December 20, 2018: The Sounds | Sunrise 6:00 am * Sunset 9:43 pm |Source link: https://www.fiordland.org.nz/about-fiordland/maps/
From Celebrity Today: “The Sounds, New Zealand”
DUSKY SOUND: 9:00 AM – 10:30 AM
Steep cliffs that have been carved over centuries by dozens of waterfalls, surround the largest and most complex of the many fjords along the New Zealand coast, Dusky Sound. Noted as an Important Bird Area (IBA) due to the breeding of the Fiordland Penguins. Dusky Sound is a wildlife paradise, with seals and dolphins patrolling the water, and birds like broad billed prions, mottled petrels, and sooty shearwaters floating on the overhead thermals.
DOUBTFUL SOUND: 12 NOON – 1:00 PM
Once you breathe the more than natural air and experience the atmosphere’s serenity, you’ll see why Doubtful Sound is inarguably a favoured peaceful destination. As cold mountain water flows from the cliffs it creates an unusual phenomenon, a dual layered marine ecosystem of fresh and saltwater. This serves as a playground for a number of species, including fur seals and two types of penguins – the fiordland crested and blue penguin.
MILFORD SOUND: 4:00 PM – 6:00 PM
As we sail into the narrow fjords of Milford Sound, even our massive ship seems to shrink in comparison to the towering cliffs topped by lush mountain terrain. Situated within Fiordland National Park, this natural wonder is part of the Te Wahipounamu World Heritage Site and is protected by its natural geography, which makes it a haven for all types of wildlife.Marine Studies Note/Quote from the Department of Conservation (DoC):
“There are currently three separate bottlenose dolphin (Turcios truncatus) populations in Fiordland of which two are regularly studied, the population in Doubtful Sound and ones in Dusky Sound. The population in Doubtful Sound is one of the longest monitored populations of dolphins in the world, having been studied since the early 1990’s. The Dusky Sound population is more recent and has only been studied for around a decade.” [Source Link].
Trip Review Note: we were super blessed to have observed two of the three populations in Fiordland. Our first encounter was in Dusky Sound and our second in Milford Sound. We did not observe the Doubtful Sound population and there is good reason for that – the Doubtful Sound is the smallest group of the three and their population has been declining steadily over time. Their population is heavily protected within Doubtful Sound with strict measures in place in the attempt to save this unique population.
“Dusky Sound is the third great inlet on the west coast of the South Island of New Zealand as one progresses east from Te Waewae Bay. It runs inland for nearly thirty miles and is studded with numerous islands ranging in size from mere rocks to large islands. The mountains rise sheer out of the water and there is dense bush everywhere. At the head of the Sound, Mount Solitary rises 4,770 ft above sea level.” Map & Description Source Link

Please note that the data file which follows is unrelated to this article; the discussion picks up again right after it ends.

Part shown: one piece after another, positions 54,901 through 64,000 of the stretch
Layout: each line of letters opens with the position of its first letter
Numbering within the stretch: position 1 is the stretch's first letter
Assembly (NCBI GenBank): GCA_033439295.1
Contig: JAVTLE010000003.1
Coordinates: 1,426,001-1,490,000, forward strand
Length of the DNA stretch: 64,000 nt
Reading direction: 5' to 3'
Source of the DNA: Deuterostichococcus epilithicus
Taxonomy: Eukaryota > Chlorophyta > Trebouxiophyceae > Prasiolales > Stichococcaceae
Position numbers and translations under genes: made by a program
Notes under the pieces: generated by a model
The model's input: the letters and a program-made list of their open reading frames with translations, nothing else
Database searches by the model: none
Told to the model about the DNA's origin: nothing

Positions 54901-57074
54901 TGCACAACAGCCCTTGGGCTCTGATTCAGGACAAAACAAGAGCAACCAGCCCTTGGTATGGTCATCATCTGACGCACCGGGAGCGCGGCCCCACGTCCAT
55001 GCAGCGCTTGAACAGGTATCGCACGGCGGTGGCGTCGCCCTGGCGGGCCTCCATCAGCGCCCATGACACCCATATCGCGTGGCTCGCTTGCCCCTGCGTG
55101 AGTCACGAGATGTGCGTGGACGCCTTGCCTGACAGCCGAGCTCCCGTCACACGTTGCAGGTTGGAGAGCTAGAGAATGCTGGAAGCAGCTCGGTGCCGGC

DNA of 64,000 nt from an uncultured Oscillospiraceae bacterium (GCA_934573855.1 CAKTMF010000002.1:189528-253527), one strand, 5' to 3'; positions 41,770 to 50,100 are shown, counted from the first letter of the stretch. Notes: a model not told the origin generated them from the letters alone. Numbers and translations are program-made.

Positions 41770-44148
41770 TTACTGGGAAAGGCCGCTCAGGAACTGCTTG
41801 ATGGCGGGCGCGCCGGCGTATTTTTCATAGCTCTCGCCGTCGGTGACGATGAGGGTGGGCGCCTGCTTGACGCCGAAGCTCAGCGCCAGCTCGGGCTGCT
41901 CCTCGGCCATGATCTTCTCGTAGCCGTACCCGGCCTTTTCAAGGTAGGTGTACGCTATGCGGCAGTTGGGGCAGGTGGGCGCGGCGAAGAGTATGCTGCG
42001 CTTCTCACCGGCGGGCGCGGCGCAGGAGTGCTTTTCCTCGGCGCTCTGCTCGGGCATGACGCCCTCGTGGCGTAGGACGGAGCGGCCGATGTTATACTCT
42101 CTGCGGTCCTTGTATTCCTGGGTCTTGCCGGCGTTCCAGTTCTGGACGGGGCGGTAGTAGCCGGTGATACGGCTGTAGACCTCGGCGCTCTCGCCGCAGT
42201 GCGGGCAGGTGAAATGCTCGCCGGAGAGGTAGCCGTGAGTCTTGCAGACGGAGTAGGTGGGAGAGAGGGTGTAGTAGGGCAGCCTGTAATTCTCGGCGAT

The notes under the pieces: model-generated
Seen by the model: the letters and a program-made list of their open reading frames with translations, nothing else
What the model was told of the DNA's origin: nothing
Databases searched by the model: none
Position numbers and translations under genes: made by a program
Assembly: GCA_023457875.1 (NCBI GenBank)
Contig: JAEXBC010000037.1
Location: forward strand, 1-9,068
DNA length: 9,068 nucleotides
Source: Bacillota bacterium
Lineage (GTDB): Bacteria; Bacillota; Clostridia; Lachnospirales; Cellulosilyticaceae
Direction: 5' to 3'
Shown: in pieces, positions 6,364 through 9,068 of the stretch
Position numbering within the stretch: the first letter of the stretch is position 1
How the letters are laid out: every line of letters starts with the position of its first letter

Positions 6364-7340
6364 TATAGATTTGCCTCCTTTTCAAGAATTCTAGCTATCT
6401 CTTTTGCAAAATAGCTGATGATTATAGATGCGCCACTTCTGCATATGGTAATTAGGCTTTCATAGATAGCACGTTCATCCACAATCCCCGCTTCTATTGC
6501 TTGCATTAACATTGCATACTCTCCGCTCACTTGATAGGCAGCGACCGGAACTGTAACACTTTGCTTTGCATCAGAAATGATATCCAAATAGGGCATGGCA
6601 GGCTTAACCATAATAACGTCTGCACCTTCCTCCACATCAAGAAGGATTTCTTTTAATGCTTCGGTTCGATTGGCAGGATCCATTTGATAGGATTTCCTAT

We began our entry into Dusky Sound at the Southern Point (refer to map above). We continued along to the left of Resolution Island and admired the beautiful cascading landscape of islands that dotted the Sound. We continued along up Acheron Passage to Disappointment Cove and then made a left turn to Breaksea Sound where we made our final exit to a stunning and beautiful introduction to Fiordland National Park.
Doubtful (Entry) & Thompson (Exit) Sounds:
Map Source Link
Our next stop with Fiordland National Park was “Doubtful & Thompson Sounds”. We would enter at the southern side of the third highest island in New Zealand, “Secretary Island” (1196m), and then would cruise through this beautiful fjord, flanked by the cascading mainland until we reached the inner junction of Thompson Sound. We then made a left turn and ventured north, following Thompson Sound back to the Tasman Sea.
Department of Conservation Note:
Secretary Island (8140 hectares) is currently undergoing a restoration project. Currently, the only pests on the island are a non-breeding population of deer and a small population of stoats.
“Secretary Island is fulfilling its role as a sanctuary for threatened species, with translocations of mohua, North Island kōkako, South Island robin and rock wren. Native species already present, including Fiordland skink, weka, bellbird and kākā, are also responding positively to the reduction in stoat numbers.” Source Link
Secretary Island – “Conservation Ecology” article of interest:
Kakarua/South Island Robin transfer to Secretary Island
As like in Dusky Sound, we were greeted by the resident bottlenose dolphins! this time, I was in the proper position to capture their greetings, Kia Ora!
After an amazing day cruising the Sounds of Fiordland, we were off to Sea, where we would spend the next two days, prior to our arrival in Sydney, Australia.